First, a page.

Srinivasa Ramanujan Facts

Srinivasa Ramanujan Facts
Srinivasa Ramanujan FRS (December 22, 1887 to April 26, 1920) was an Indian mathematician. He made important contribution to mathematical analysis, number theory and continued fractions.
Interesting Srinivasa Ramanujan Facts:
Ramanujan was born in Erode, Madras, India.
In 1889 he contracted smallpox but recovered.
In 1897 he passed his exams in English, Tamil, geography and arithmetic with the highest scores in his district.
In high school he devoured books on mathematics and discovered advanced theorems.
In 1903 he read A Synopsis of Elementary Results in Pure and Applied Mathematics by G.S.Carr and it was instrumental in his future discoveries.
When he was seventeen he developed the Bernoulli numbers and calculated the Euler-Mascheroni constant to 15 decimal places.
In 1904 he graduated from town Higher Secondary School and received the K. Ranganatha Rao prize in mathematics.
He received a scholarship to the Government Arts College but failed to study any subject but mathematics and lost his scholarship.
In 1905 he enrolled in another college but again failed to study the other required subjects and left without a degree.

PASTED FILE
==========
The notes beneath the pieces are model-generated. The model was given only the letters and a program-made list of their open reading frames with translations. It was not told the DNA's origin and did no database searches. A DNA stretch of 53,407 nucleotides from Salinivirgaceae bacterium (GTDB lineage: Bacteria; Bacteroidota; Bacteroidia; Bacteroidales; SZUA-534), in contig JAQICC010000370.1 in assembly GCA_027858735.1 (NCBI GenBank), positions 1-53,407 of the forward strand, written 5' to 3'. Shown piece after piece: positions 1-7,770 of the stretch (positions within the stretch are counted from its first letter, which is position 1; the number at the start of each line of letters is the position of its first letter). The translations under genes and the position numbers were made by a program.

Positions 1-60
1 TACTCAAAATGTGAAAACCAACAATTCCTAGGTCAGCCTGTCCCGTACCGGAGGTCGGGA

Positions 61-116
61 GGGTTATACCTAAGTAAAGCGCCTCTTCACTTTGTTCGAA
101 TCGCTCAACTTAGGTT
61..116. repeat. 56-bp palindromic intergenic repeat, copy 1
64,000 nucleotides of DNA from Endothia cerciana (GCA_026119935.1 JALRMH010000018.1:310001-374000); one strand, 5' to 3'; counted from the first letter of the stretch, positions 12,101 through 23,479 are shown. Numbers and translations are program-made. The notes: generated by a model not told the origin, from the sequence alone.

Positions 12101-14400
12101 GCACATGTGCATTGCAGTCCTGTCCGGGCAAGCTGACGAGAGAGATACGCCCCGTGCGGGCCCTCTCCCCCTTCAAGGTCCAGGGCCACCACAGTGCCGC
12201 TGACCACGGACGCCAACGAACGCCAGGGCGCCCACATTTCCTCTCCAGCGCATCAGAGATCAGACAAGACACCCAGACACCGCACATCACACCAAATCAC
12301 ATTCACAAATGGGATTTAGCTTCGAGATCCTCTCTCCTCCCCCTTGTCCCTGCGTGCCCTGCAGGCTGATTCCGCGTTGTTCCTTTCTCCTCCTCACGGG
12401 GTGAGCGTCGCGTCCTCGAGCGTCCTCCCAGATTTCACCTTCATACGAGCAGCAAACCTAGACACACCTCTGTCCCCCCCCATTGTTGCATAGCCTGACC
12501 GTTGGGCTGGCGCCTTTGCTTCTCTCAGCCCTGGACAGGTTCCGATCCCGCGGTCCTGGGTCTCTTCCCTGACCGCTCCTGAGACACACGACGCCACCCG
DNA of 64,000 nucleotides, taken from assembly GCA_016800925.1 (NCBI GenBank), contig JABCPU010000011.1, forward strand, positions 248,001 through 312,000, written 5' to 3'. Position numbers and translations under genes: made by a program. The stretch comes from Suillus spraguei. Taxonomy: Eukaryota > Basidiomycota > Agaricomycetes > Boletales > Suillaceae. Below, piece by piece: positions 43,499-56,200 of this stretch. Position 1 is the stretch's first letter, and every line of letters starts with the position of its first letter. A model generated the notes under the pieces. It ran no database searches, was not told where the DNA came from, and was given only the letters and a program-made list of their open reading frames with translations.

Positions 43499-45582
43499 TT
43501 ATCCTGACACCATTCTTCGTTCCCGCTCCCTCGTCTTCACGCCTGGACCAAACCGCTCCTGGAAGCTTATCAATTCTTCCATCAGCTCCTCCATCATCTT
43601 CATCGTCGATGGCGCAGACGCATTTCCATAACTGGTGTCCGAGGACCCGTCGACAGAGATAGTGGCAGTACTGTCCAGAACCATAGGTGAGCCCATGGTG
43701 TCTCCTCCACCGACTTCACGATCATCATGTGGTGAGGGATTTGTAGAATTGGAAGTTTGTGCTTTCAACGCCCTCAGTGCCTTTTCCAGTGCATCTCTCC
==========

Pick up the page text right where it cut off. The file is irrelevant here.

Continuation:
Although he had no degree his mathematical studies impressed V. Ramaswamy Aiyer who was the founder of the Indian Mathematical Society.
Aiyer gave him letters of introduction to R. Ramachandra Rao who gave him financial backing while he continued his research in mathematics.
In 1912 he was hired in the office of the Chief Accountant of the Madras Port Trust.
He began to send his mathematical papers to the famous British mathematician,G.H. Hardy.
Hardy recognized and encouraged Ramanujan's brilliance in mathematics and presented his papers to his colleagues at Trinity College.
On March 17, 1914 Ramanujan left India for England.
He spent five years in Cambridge and was eventually awarded a PhD in mathematics.
He received many awards for his work and in 1917 he was elected to the London Mathematical Society.
In 1918 he was elected Fellow of the Royal Society "for his investigation in Elliptic function and the Theory of Numbers."
He was diagnosed with tuberculosis and a severe vitamin deficiency but later medical studies point to a case of undiagnosed hepatic amoebiasis.
He returned to India in 1919 and died in 1920.

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